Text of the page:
A common misconception is that climate change considerations are limited to organisations that have chosen to implement an environmental management system such as ISO 14001. In fact, most organisations are likely to be affected by climate change in one way or another and may need to adapt to it to continue to meet their objectives and strategic purpose. Organisations may also choose (or be required by relevant interested parties) to take action to mitigate climate change as part of their operations. Both elements, climate change adaptation and climate change mitigation, are now addressed in the harmonised structure for management systems.

For users of management system standards, determining the issues that are relevant to their scope and purpose is not a new requirement. Many organisations have already considered how climate change may impact their business and have determined whether it is a relevant issue to address in their context. This in turn will have been incorporated into their policies and objectives and implemented as part of their risk and opportunity management processes.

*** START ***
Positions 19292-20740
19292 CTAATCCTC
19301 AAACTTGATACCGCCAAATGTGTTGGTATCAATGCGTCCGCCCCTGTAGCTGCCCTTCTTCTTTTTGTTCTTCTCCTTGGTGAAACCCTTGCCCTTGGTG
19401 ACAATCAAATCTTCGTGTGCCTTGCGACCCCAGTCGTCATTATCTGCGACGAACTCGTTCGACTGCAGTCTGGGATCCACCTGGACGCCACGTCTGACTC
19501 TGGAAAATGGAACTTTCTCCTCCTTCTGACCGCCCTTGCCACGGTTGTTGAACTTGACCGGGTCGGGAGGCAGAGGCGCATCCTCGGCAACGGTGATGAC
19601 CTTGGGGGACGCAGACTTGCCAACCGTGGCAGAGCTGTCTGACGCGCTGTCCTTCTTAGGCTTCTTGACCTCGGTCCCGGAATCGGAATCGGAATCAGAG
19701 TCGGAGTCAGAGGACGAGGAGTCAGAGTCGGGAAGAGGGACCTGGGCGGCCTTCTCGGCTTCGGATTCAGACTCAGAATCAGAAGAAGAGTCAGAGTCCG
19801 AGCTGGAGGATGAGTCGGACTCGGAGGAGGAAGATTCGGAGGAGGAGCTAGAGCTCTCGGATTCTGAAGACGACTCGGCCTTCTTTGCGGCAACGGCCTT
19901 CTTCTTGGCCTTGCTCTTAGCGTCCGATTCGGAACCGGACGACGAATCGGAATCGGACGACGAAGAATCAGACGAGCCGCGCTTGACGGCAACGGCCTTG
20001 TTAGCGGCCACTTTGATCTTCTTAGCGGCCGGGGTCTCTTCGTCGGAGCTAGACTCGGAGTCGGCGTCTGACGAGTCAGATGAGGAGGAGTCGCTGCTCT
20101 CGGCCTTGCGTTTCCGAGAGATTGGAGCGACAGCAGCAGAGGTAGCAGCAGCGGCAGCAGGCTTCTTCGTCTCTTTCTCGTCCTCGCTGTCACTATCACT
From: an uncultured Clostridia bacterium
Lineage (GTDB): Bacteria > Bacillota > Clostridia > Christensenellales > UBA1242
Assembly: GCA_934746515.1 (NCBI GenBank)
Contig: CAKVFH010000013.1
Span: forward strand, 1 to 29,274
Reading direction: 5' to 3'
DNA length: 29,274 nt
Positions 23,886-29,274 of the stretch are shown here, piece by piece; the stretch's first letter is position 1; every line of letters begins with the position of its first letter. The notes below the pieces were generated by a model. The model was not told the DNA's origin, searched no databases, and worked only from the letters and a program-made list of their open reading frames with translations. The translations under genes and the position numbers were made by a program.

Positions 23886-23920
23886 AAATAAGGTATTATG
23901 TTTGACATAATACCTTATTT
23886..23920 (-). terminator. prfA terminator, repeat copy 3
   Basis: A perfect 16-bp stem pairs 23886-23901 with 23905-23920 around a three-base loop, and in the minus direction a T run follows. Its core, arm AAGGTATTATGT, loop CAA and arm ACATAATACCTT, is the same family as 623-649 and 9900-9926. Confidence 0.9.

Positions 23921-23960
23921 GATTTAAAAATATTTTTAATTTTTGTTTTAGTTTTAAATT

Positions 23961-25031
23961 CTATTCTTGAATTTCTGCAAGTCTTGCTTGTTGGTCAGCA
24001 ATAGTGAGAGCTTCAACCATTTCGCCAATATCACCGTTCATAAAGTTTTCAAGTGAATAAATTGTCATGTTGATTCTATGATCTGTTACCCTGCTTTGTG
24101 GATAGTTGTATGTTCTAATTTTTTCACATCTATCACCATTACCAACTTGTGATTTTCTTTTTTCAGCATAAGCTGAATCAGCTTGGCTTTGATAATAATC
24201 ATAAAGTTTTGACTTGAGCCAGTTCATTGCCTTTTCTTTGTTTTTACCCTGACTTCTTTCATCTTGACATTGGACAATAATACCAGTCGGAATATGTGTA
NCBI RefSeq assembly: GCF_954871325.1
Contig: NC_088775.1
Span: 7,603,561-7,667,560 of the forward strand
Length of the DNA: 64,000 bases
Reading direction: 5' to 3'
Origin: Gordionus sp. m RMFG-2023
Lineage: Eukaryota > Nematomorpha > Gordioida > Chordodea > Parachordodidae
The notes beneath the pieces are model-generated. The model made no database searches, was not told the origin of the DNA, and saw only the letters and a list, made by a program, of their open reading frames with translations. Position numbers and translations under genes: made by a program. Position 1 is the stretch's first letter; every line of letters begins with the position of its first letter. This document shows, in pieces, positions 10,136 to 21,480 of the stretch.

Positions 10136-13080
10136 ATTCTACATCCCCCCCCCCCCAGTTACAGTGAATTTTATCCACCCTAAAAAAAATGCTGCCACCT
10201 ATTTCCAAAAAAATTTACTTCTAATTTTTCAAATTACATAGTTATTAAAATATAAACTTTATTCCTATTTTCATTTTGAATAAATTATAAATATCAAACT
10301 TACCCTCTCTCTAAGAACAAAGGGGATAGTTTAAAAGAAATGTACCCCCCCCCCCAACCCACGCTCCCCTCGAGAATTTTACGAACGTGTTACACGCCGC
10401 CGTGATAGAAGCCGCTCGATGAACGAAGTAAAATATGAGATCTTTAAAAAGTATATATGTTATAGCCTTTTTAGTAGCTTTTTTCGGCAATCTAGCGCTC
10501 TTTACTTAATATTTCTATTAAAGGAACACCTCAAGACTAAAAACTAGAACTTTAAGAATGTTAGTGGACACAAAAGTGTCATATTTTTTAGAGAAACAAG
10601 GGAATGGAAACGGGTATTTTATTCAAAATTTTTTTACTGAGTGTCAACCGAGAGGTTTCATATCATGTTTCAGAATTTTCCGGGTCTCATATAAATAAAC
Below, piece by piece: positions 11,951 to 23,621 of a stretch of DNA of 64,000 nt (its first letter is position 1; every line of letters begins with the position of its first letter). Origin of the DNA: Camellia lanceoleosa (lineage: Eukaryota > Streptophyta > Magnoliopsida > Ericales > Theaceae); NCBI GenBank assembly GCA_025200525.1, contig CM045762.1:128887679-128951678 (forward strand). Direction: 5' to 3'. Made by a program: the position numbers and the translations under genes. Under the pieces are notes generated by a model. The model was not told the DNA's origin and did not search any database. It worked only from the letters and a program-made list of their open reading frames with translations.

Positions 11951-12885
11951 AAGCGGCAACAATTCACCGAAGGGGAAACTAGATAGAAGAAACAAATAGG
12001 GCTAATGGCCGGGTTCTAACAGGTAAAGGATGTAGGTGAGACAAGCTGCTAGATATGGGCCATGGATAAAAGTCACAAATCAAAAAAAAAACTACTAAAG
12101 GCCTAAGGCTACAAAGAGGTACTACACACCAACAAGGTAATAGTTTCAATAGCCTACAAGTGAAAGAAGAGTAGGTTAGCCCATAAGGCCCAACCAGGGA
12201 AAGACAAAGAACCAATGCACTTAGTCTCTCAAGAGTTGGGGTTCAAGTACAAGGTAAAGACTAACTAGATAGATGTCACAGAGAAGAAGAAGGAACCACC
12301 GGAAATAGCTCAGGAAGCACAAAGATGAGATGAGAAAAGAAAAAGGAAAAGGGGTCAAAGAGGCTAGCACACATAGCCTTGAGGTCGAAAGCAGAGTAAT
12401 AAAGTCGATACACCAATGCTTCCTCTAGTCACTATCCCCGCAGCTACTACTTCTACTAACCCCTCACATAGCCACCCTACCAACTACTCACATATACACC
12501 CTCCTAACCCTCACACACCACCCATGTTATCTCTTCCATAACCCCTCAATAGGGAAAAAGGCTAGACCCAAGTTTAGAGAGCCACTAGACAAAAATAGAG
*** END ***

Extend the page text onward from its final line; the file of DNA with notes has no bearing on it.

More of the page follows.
For organisations that are now beginning to understand how climate change adaptation and mitigation could impact their operations, this change in the text of the Harmonised Structure will provide additional motivation.


The consequences of the additions are different for each organisation. The aim is to analyse the situation with suitable measures to determine the relevance of the issues and then implement measures:

4.1 Add the following sentence at the end of the subclause:

The organization shall determine whether climate change is a relevant issue

Procedure:        The organisation includes climate change as an external issue in the analysis. The organisation makes a statement on this in the management review.